a plurality of first transceiver modules, each provided for one of said columns of said first phased array antenna elements;
a plurality of distributing and combining units, each connected to one of said first transceiver modules and the corresponding first phased array antenna elements, said distributing and combining units including microstrip lines having different delay times; and
a plurality of second transceiver modules, each connected to one of said second phased array antenna elements;
every column of said first phased array antenna elements being operated to form a fan beam, the fan beam being scanned only in an azimuth direction;
said second phased array antenna elements being operated to form a pencil beam, the pencil beam being scanned both in an elevation direction and an azimuth direction.

2. An apparatus as set forth in claim 1, wherein said first phased array antenna elements are superimposed on said second phased array antenna elements.

3. An apparatus as set forth in claim 2, wherein each of said first phased array antenna elements is a mesh, and each of said second phased array antenna elements is a patch.

4. An apparatus as set forth in claim 1, further comprising:

a plurality of first transmission lines, each connected to a plurality of said second transceiver modules, for distributing a transmission signal to the plurality of said second:transceiver modules; and
a plurality of second transmission lines, each connected to the plurality of said second transceiver modules, for combining a reception signal from each of the plurality of said second transceiver modules.

5. An apparatus as set forth in claim 1, wherein said first and second phased array antenna elements and said distributing and combining units are arranged on a cylinder.

6. A dual band array antenna apparatus comprising:

first, second, third and fourth dielectric substrates which are superimposed;
a plurality of columns of first phased array antenna elements being on said first dielectric substrate, for a first frequency;
a plurality of columns of second phased array antenna elements being on said second dielectric substrate, for a second frequency, the second frequency being higher than the first frequency;
a first ground plane on said third dielectric substrate;
a plurality of distributing and combining circuits being on said fourth dielectric substrate, each of said distributing and combining circuits being connected to one column of said first phased array antenna elements;
a second ground plane below said fourth dielectric substrate;
a plurality of first transceiver modules each connected to at least one of said distributing and combining circuits;
a plurality of second transceiver modules, each connected to one of said second phased array antenna elements; and
a plurality of transmission lines, each connected to one of said second transceiver modules;
said first phased array antenna elements being operated to form a fan beam, the fan beam being scanned only in an azimuth direction, said second phased array antenna elements being operated to form a pencil beam, the pencil beam being scanned in an elevation direction and an azimuth direction.

7. An apparatus as set forth in claim 6, wherein each of said distributing and combining circuits includes:

a first microstrip line connected to one of said first transceiver modules;
a plurality of second microstrip lines connected to one of said first phased array elements, lengths of said second microstrip lines being different from each other;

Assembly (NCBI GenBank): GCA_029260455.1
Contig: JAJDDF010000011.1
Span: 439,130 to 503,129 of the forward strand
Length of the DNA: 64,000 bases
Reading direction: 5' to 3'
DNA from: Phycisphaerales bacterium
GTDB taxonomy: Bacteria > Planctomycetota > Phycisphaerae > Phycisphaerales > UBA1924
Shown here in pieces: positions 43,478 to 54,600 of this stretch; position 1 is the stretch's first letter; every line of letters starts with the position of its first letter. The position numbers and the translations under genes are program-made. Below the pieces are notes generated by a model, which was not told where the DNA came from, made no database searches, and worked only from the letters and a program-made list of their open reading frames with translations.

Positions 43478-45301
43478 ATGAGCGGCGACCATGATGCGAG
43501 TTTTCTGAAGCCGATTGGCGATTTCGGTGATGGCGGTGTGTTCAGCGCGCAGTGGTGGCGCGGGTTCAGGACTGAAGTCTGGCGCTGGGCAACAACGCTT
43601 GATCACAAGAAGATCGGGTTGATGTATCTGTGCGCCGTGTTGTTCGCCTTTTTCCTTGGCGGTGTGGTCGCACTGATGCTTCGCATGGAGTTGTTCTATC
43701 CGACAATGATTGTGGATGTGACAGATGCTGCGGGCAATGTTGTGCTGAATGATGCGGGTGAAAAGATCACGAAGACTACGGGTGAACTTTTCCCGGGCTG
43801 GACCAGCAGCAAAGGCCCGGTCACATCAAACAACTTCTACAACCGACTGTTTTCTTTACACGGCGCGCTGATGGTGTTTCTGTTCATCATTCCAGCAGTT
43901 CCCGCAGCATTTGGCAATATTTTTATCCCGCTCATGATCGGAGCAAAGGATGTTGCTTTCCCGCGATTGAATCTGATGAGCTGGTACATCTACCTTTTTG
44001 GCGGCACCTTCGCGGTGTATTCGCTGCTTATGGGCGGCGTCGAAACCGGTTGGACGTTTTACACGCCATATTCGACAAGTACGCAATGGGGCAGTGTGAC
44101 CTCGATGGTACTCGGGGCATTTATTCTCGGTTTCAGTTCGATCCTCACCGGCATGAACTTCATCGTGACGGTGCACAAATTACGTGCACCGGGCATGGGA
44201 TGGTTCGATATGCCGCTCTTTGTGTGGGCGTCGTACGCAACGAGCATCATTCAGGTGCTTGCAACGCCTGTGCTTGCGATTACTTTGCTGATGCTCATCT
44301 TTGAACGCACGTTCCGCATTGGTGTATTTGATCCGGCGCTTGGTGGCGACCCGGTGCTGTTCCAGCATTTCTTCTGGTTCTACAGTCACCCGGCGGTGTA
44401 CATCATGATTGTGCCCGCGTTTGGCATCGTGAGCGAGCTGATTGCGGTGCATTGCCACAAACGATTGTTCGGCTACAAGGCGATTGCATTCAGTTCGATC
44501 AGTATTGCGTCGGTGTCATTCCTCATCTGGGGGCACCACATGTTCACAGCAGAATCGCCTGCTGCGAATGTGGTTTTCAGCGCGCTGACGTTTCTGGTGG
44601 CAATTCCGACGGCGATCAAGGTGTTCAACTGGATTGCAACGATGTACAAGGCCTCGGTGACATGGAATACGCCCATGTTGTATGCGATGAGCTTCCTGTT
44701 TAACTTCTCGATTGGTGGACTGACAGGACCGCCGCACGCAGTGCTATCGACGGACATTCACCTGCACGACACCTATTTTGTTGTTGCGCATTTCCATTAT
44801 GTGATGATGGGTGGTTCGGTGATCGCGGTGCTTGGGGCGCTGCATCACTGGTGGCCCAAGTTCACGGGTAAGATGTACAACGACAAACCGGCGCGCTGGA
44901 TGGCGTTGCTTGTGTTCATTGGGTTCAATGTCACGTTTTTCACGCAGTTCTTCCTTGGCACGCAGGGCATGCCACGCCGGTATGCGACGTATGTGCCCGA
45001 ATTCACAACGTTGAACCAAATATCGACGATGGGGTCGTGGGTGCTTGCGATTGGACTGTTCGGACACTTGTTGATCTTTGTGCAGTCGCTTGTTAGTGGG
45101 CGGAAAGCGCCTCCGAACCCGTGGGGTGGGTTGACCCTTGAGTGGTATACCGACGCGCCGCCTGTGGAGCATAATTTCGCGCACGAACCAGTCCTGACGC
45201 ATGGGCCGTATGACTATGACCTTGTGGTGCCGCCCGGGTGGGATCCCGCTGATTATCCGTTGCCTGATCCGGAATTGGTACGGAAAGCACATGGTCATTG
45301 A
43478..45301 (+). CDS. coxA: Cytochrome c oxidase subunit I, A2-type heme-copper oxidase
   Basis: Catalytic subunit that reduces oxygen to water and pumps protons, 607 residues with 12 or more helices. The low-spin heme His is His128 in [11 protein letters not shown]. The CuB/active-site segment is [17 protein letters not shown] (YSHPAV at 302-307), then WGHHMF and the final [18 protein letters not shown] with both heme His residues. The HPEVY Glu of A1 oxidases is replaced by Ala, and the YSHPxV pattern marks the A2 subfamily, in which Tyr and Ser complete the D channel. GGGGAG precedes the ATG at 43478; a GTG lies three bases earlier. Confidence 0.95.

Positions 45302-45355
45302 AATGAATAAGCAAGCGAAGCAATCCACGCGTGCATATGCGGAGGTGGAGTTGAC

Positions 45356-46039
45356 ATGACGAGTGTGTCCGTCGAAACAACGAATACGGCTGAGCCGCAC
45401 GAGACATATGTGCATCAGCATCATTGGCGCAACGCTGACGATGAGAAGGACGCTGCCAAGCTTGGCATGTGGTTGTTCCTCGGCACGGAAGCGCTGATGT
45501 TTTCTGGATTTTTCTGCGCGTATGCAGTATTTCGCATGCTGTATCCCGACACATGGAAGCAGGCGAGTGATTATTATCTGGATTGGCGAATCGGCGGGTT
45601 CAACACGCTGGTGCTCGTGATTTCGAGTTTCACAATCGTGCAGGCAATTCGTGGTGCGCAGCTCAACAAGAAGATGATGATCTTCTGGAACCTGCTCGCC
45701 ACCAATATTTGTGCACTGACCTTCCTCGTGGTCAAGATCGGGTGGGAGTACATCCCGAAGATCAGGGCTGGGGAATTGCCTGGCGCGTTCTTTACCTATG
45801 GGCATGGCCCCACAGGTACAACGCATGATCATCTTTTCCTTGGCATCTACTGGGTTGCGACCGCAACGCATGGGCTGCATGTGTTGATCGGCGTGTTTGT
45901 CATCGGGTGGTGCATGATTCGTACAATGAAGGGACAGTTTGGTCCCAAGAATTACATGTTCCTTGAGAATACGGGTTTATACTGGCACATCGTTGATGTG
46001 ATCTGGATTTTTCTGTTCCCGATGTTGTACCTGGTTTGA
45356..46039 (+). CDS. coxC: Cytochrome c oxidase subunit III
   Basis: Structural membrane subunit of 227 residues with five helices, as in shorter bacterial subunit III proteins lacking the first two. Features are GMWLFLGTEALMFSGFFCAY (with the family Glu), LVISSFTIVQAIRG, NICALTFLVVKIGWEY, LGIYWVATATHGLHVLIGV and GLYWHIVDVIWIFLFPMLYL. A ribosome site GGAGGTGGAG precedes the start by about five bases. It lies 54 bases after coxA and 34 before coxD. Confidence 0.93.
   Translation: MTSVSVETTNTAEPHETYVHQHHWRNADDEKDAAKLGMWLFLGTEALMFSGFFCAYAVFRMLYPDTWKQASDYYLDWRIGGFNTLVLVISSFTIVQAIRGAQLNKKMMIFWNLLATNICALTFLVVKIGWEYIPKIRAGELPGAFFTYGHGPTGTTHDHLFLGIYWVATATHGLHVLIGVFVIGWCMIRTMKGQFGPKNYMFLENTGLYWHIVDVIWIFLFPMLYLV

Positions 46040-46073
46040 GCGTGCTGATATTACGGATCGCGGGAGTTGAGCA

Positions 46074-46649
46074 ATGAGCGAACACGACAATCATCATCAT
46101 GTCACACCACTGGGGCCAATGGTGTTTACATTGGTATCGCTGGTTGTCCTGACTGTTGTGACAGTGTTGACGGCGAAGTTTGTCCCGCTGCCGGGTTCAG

a plurality of first couplers, linked between said first microstrip line and one of said second microstrip lines;
a first chip resistor serving as a resistive terminator, connected to an end of said first microstrip line; and
a plurality of chip resistors serving as resistive terminators, each connected to an end of one of said second microstrip lines.

8. An apparatus as set forth in claim 7, wherein the lengths of said second microstrip lines are changed to obtain a desired phase distribution at said first phased array antenna elements.

9. An apparatus as set forth in claim 7, wherein coupling factors of said first couplers are changed to obtain a desired amplitude distribution at said first antenna elements.

10. An apparatus as set forth in claim 6, wherein each of said transmission lines includes:

a first conductor;
a plurality of second conductors each connected to one of said second transceiver modules;
a plurality of second couplers linked between said first conductor and one of said second conductors;
a first resistor serving as a resistive terminator, connected to an end of said first conductor; and
a plurality of second resistors serving as resistive terminators, each connected to an end of one of said second conductors.

11. An apparatus as set forth in claim 10, wherein delay times of said second conductors are changed to obtain a desired phase distribution at said second phased array elements.

12. An apparatus as set forth in claim 10, wherein coupling factors of said second couplers are changed to obtain a desired amplitude distribution at said second antenna elements.

13. Art apparatus as set forth in claim 6, wherein each of said first phased array antenna elements is a mesh, and each of said second phased array antenna elements is a patch.

14. An apparatus as set forth in claim 6, wherein said first and second phased array antenna elements and said distributing and combining circuits are arranged on a cylinder.

Referenced Cited

U.S. Patent Documents

4605932 August 12, 1986 Butscher et al.
4864314 September 5, 1989 Bond
5001493 March 19, 1991 Patin et al.
5206655 April 27, 1993 Caille et al.
5243354 September 7, 1993 Stern et al.
5386214 January 31, 1995 Sugawa

Foreign Patent Documents

4-40003 February 1992 JPX
4-122104 April 1992 JPX

Other references

  • "Superimposed Dichroic Microstrip Antenna Arrays", by J. R. James et al, IEE Proceedings, vol. 135, Pt. H. No. 5, Oct. 1988. "Antenna Engineering Handbook, Second Edition", by Richard C. Johnson et al, McGraw-Hill Book Company, 1984, pp. 2-34 through 2-39, 20-15 through 20-17, 21-15 through 21-18.

Patent History

Patent number: 5561434
Type: Grant
Filed: Jun 10, 1994
Date of Patent: Oct 1, 1996
Assignee: NEC Corporation
Inventor: Tsugio Yamazaki (Tokyo)
Primary Examiner: Michael C. Wimer
Law Firm: Ostrolenk, Faber, Gerb & Soffen, LLP
Application Number: 8/258,512

Classifications